REPORT: UNAIDS: Addressing A Blind Spot In The Response To HIV

On December 1, World AIDS Day, UNAIDS has released a new report that warns men are less likely to take an HIV test, less likely to access antiretroviral therapy and more likely to die of AIDS-related illnesses than women.
The new report shows the blind spot in reaching men with HIV services…

NEWS: UNAIDS Report Warns About Harmful Masculinities

On December 1, World AIDS Day, UNAIDS has released a new report that warns men are less likely to take an HIV test, less likely to access antiretroviral therapy and more likely to die of AIDS-related illnesses than women.
The new report shows the blind spot in reaching men with HIV services…

BLOG: How To Expose “Scientists” Casting Doubt About Science – The Case Of Alcohol And Cancer

With his New York Times blog “A Link Between Alcohol and Cancer? It’s Not Nearly as Scary as It Seems” Aaron E. Carroll is guilty of public health nihilism. In his response, Viktor comments on and corrects some points Mr Carroll made and highlights some of Carroll’s logical fallacies in the attempt to cast doubt on the science about alcohol and cancer…

BLOG: Global Health We Want: 7 Key Messages For WHO’s Future

We are standing on the doorsteps of a new era. But there’s a real threat that the door will hit us in the face as we attempt to walk through it. The decisions that governments and the WHO Secretariat, regions and country offices under the leadership of Dr Tedros are making, including with the General Program of Work, can either propel us into the era of wellbeing and sustainable human development for all. Or they can leave us stuck where we are right now, in a world where corporations make profits from destroying the health of people and planet…

BLOG: Paradise Papers And Beyond: Big Alcohol Big In Tax Schemes

What the Paradise Papers show is that alcohol industry executives think they are above the law. These new leaks show that the alcohol industry is ruthlessly externalizing costs to take home windfall profits, and deliberately scheming to avoid taxation.
It means is that Big Alcohol is leaving societies around the world completely alone with the massive costs from the damage their products cause. In the end, these practices undermine the very fabric and functioning of our societies. When domestic resource mobilization is undermined on this scale and this mercilessly important government functions like providing prevention and treatment for alcohol harm cannot be delivered to the people who need them the most.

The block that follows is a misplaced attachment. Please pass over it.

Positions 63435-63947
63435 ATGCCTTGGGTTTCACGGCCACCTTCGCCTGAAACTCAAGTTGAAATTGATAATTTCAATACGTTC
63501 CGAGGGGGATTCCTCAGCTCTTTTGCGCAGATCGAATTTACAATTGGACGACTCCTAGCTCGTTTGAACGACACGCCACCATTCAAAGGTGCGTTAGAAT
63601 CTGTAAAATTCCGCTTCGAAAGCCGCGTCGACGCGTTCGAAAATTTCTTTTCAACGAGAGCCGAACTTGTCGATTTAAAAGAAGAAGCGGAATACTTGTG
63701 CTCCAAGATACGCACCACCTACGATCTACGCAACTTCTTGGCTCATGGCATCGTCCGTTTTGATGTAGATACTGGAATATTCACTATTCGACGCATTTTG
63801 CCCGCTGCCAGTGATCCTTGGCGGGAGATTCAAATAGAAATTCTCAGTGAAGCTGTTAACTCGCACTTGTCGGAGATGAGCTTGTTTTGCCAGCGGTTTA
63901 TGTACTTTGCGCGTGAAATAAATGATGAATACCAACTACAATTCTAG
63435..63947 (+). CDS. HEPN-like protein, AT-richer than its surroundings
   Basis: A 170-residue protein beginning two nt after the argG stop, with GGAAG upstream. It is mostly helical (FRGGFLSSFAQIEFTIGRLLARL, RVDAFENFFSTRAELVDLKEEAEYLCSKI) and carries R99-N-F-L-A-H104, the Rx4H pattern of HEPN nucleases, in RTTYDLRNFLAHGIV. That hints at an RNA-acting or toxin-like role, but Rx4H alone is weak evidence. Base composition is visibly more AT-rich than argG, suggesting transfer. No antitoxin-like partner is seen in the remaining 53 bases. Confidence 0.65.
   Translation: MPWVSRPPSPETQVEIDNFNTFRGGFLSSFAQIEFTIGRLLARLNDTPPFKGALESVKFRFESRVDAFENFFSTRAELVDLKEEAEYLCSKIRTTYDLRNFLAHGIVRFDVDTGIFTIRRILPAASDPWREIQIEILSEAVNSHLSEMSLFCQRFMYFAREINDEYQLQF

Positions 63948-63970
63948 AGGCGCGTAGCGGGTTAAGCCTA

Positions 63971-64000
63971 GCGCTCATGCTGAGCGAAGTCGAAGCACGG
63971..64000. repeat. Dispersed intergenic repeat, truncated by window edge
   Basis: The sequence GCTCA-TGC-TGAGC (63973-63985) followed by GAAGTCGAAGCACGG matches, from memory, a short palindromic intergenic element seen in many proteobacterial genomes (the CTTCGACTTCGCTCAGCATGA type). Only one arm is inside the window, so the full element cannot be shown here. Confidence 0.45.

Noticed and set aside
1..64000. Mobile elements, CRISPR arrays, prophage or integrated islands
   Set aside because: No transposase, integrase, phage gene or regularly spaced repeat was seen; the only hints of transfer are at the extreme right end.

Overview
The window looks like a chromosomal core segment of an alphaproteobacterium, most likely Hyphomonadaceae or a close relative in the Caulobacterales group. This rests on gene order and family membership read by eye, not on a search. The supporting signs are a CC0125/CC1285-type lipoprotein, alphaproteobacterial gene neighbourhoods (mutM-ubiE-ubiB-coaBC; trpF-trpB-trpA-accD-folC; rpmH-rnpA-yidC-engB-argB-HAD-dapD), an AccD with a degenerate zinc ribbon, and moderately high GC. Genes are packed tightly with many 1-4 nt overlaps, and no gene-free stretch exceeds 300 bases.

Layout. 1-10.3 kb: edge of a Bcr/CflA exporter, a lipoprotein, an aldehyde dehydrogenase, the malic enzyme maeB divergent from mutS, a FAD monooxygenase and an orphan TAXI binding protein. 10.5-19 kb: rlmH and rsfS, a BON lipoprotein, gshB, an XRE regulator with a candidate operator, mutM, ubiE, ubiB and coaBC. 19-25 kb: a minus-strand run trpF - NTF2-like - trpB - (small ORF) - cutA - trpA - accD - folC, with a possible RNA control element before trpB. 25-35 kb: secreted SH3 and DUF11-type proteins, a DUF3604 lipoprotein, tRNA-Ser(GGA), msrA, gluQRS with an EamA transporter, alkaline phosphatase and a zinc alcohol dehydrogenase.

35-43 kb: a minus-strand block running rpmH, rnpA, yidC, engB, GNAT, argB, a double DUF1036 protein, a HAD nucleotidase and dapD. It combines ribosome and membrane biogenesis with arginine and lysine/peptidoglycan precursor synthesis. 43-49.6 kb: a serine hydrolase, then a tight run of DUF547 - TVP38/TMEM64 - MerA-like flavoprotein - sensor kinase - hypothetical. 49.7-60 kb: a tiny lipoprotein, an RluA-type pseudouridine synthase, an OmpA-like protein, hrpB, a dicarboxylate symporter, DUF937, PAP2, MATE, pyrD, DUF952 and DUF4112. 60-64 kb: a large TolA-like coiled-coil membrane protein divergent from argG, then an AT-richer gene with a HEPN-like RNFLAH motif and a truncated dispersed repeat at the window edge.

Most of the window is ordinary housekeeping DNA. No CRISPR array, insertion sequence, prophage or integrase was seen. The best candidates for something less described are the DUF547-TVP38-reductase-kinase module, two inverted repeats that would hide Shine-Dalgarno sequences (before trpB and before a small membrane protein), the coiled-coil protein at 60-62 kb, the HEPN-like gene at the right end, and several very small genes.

In that sense, the leaks reveal more than concrete examples of unethical and anti-social business practices. The leaks also reveal the true face of a rogue industry…

BLOG: Detrimental Effect Of Alcohol On HIV Treatment Adherence

The mechanisms and interactions between alcohol and HIV are several but can conceptually be described as behavioral and biological. This blog summarizes a meta analysis about the detrimental effect of alcohol on HIV treatment adherence and explores the question of which levels of alcohol consumption might be most problematic…

BLOG: New Indian Drug Demand Reduction Policy: Towards Good Health?

It is clear that only a comprehensive drug demand reduction policy will allow India to achieve Goal 3 of the 2030 Agenda. With the accelerating NCDs epidemic, alcohol-fueled violence against women, and children being exposed to grave harms associated with alcohol and other drugs the threats to healthy lives and well-being for all are massive…

Big Alcohol Misleads Public On Their Products’ Cancer Risks

A brand new study presents evidence illustrating that the alcohol industry is misleading the public over their products’ cancer risks.
The new study shows that the alcohol industry and their front groups are working to misrepresent scientific evidence about alcohol-related cancer risks. The tactics they use to do so are very similar to those of the tobacco industry, according to new research published in the journal Drug and Alcohol Review…

REPORT: Can Public Health Reconcile Profits And Pandemics?

Public health’s terms of engagement with unhealthy commodity industries (alcohol, tobacco and ultra-processed food and drinks) have become increasingly contested in policy and research. The researchers sought to identify approaches that could attract consensus support within and across policy domains…